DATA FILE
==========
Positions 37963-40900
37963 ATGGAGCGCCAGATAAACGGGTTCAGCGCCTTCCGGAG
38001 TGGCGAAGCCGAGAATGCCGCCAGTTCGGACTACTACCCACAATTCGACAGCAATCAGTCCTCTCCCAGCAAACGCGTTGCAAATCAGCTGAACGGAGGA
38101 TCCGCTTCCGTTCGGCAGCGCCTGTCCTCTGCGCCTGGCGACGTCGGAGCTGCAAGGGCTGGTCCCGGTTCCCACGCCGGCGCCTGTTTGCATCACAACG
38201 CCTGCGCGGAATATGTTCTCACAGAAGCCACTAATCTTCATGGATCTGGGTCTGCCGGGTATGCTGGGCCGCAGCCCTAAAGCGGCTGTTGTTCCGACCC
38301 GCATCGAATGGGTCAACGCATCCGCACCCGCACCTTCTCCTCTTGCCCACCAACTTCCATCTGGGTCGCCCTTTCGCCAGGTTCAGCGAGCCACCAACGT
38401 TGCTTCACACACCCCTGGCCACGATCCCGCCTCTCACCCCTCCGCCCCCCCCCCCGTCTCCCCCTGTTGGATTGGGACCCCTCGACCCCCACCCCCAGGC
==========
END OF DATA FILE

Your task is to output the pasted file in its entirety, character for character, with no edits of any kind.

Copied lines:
Positions 37963-40900
37963 ATGGAGCGCCAGATAAACGGGTTCAGCGCCTTCCGGAG
38001 TGGCGAAGCCGAGAATGCCGCCAGTTCGGACTACTACCCACAATTCGACAGCAATCAGTCCTCTCCCAGCAAACGCGTTGCAAATCAGCTGAACGGAGGA
38101 TCCGCTTCCGTTCGGCAGCGCCTGTCCTCTGCGCCTGGCGACGTCGGAGCTGCAAGGGCTGGTCCCGGTTCCCACGCCGGCGCCTGTTTGCATCACAACG
38201 CCTGCGCGGAATATGTTCTCACAGAAGCCACTAATCTTCATGGATCTGGGTCTGCCGGGTATGCTGGGCCGCAGCCCTAAAGCGGCTGTTGTTCCGACCC
38301 GCATCGAATGGGTCAACGCATCCGCACCCGCACCTTCTCCTCTTGCCCACCAACTTCCATCTGGGTCGCCCTTTCGCCAGGTTCAGCGAGCCACCAACGT
38401 TGCTTCACACACCCCTGGCCACGATCCCGCCTCTCACCCCTCCGCCCCCCCCCCCGTCTCCCCCTGTTGGATTGGGACCCCTCGACCCCCACCCCCAGGC